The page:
I needed to find another way to get some cardio work in and at my own schedule, so a while ago I bought a rowing machine.
After some research, I settled on a rowing machine as my general cardio workout of choice. I was able to get a Concept2 indoor rower from a co-worker who was moving.
I was already doing a lot of agility-type drills: shuttle runs, “strip suicides”, and the link. What I needed was the core fitness/endurance base that most of my club mates got with running. For some reason I could do a 15 to 30 minute rowing session with no problem, but got immensely bored with running even 2 miles if I was solo.
With the Concept 2 Rower, I got a workout machine that I actually used. I think a lot of it was the dashboard/chronometer where I could continually see my pace and total meters rowed.
Here’s how the Concept2 site breaks down the muscles used for rowing:
Legs: You begin each stroke with your legs compressed and your shins vertical. You initiate the drive with the powerful muscles of your legs, and finish with your legs fully extended. Rowing promotes both strength and flexibility through this wide range of leg motion.
Arms: At the catch, your arms are outstretched; at the finish of the stroke, they have pulled the handle into your abdomen. As with the legs, this range of motion promotes both strength and flexibility.
Core: chest, back, abs: At the start of the stroke, the power of the legs is connected to the handle by means of the arms and the core muscles of the body. Then the back is more fully involved as it swings open through the middle of the stroke. Finally, the body is stabilized at the finish by the abdominal muscles.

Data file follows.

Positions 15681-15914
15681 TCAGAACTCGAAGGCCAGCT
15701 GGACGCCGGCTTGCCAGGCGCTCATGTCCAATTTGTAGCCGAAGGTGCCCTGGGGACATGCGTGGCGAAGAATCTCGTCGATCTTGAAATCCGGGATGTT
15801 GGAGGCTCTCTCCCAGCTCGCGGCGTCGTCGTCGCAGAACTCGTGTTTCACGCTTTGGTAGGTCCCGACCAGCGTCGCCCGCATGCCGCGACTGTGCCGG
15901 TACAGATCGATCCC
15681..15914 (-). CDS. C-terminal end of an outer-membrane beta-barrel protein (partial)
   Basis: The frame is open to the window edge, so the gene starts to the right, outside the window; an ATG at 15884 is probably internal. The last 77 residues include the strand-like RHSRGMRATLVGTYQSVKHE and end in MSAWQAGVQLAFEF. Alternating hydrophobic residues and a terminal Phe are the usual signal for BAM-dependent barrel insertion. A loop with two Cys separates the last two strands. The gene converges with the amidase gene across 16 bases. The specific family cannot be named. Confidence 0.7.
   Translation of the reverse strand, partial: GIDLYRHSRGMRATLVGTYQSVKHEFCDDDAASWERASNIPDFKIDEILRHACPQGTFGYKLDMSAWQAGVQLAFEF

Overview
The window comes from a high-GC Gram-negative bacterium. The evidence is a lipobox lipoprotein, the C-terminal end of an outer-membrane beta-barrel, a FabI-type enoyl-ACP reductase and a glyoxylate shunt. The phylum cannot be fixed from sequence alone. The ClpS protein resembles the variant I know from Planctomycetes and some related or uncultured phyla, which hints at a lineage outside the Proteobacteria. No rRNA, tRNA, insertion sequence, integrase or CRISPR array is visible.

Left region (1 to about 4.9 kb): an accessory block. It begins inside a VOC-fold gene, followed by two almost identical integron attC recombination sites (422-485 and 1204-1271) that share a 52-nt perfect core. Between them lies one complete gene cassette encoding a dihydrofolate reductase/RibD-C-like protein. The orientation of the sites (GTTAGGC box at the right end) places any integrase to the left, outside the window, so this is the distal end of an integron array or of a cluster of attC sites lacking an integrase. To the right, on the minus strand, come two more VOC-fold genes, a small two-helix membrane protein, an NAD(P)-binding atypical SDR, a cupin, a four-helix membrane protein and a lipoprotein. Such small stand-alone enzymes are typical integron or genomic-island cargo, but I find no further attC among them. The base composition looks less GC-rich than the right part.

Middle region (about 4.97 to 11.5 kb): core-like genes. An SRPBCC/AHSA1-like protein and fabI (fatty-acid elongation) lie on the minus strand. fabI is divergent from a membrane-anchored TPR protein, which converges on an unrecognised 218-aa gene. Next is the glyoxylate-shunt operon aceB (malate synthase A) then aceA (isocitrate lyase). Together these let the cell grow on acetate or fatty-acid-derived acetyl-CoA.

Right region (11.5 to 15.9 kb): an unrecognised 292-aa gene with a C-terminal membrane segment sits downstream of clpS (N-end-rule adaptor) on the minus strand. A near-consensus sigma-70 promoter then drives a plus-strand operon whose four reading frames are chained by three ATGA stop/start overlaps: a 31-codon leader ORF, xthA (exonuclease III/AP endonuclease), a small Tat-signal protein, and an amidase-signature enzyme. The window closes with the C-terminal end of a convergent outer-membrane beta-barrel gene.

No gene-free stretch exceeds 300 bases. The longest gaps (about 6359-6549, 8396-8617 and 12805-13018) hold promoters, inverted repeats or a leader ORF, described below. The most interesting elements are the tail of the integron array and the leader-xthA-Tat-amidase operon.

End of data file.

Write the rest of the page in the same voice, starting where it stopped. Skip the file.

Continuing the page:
For a detailed description of the muscle groups involved, see this article on rowing machines which includes a graphic of the muscles used.
Why I sold my rowing machine:
Even though I loved the Concept2 Rower and used it regularly, it’s a machine that
takes up a lot of space. One we had kids, I changed the basement from an office and workout room to mainly a playroom with a corner for office space. (That corner went away last year – the laptop at the dining room table will have to suffice now.)
One great thing is that I was able to sell it on eBay for the same price I had purchased it for used 2 years prior – I either got a really great deal when I got it, or it held its value well.
When I head to the gym, however, the rowing machine is always on my workout – either as my warmup or as my cardio and cool down after weight training. I feel that it lets me work through a good range of muscles and provides me with a good cardio workout. There are also web sites that will detail recommended workouts using the Concept 2.
Fencing can already be tough enough on the knees and ankles. If you’re looking for a good, low impact cardio workout, then you would do well to try out one of the various indoor rowing machines (although the Concept2 models tend to garner the highest ratings.)
Where to buy the Concept 2?
You can buy the Concept2 at a number of online outlets. This is often more convenient than picking one up at a fitness equipment store unless you have a truck to haul it off in.
Amazon.com has the Concept2 Model D available for around $900. It’s as good as the Model E (based on what I’ve read) but the Model E goes for $1200 right now.